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Explaining that paw prints are tough to match, a Massachusetts farmer employed high-tech DNA analysis of fur to get to the bottom of which neighborhood dog was preying on his chickens.
Like most longtime residents of rural West Tisbury, Mass., Malcolm Jones considers his livestock to be like family, according to the Boston Globe.
So after his chicken coop was raided three times, Jones called on the experts. He retrieved dog hairs from the coop and sent them along with samples collected from his neighbor’s three dogs to a crime lab in Davis, Calif.
“There are no witnesses, right? You’ve got to use other methods,” Jones told the Globe. “The dogs went right in the chicken coop, and I found hair stuck in the splinters in the plywood. … It was the only evidence I had unless you wanted to try footprints, but those are hard to match.”
The laboratory test collared Sabrina, the malamute-border collie mix. Trigger and Trucker are off the hook.
“The DNA profile from Sabrina matched that of ChickenHouseHair at all loci,” Dr. Joy Halverson, the senior scientist at QuestGen Forensics, reported in a letter to Jones. “From my experience, I would estimate that the likelihood ratio for this case is well over a million.”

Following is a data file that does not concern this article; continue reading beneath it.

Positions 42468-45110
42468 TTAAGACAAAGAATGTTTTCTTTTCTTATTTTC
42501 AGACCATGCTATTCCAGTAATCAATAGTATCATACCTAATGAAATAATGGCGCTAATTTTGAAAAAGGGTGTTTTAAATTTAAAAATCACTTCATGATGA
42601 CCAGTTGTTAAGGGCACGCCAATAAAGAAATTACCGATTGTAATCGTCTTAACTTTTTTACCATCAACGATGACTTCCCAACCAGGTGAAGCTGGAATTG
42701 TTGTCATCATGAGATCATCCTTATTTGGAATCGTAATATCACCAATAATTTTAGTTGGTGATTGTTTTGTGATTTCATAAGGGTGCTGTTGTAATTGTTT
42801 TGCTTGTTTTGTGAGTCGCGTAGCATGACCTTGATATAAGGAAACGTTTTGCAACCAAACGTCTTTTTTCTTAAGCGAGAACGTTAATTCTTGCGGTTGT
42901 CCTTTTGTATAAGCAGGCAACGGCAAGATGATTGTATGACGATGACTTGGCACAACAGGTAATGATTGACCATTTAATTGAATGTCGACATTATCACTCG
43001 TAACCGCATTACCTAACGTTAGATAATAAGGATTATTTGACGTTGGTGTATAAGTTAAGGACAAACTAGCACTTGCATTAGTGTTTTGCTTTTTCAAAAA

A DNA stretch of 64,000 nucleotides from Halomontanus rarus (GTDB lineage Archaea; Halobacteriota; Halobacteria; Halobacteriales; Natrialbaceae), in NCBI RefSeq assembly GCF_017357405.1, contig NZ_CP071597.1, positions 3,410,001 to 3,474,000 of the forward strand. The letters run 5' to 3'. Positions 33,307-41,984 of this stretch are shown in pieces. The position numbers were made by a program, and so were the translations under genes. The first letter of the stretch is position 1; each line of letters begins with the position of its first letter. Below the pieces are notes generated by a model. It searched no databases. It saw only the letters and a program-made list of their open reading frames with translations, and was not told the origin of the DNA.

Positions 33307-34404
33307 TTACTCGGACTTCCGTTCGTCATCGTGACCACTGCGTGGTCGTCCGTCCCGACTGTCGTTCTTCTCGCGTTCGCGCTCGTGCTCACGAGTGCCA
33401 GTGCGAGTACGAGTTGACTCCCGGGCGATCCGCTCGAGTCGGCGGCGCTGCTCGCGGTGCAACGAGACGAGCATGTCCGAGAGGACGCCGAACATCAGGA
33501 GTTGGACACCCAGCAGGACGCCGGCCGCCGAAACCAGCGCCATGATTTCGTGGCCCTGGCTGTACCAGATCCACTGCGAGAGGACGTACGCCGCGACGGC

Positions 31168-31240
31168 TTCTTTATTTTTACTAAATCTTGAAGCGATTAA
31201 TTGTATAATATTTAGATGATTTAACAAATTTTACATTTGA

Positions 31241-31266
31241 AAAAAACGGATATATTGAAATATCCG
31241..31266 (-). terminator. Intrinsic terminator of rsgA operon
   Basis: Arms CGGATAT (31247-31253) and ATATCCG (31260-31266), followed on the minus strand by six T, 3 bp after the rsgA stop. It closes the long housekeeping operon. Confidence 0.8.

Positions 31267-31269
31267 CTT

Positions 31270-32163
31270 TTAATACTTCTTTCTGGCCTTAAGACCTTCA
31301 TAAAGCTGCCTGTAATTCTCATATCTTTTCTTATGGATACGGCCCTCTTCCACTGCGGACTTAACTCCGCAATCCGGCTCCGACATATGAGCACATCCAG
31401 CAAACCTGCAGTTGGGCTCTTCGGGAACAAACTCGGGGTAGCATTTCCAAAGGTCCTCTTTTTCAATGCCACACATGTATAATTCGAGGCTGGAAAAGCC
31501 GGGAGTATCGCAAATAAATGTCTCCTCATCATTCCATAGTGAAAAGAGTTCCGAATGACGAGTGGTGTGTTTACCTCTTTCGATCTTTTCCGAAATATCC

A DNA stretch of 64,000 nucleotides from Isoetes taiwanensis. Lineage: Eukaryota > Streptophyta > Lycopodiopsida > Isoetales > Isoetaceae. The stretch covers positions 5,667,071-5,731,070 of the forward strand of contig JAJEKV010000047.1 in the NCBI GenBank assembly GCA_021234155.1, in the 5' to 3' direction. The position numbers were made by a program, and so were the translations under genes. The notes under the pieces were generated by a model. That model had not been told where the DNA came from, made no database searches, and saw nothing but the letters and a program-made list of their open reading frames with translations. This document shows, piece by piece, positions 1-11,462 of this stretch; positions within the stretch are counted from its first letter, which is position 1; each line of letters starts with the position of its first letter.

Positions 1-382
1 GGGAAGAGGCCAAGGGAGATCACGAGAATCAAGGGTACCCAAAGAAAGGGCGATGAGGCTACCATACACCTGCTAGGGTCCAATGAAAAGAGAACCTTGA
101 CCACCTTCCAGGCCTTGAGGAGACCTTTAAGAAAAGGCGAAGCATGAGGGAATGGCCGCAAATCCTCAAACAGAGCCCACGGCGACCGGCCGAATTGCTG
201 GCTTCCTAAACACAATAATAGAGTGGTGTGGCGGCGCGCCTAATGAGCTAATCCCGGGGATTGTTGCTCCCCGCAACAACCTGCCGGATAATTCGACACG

The California lab says this marks the first case in which DNA analysis was used to nab a canine suspect.
Tonight, Sabrina’s owner, Karin Magid, will get her day in court. She is slated to go before a county panel to defend her dog and argue that Jones went overboard with his analysis, according to United Press International.
”We all treated it as a huge joke,” Magid told the Globe. ”I don’t deny that these dogs do this sort of thing, and my dog did eat one of his goats, but I think it was already dead.”
The panel is expected to issue a restraining order against Sabrina and may order Magid to reimburse Jones $50 for each dead chicken.
Jones also plans to take Magid to small claims court to recover the $400 he spent on the DNA lab tests.
”I want this [case] to send a shockwave across the dog community,” he told UPI.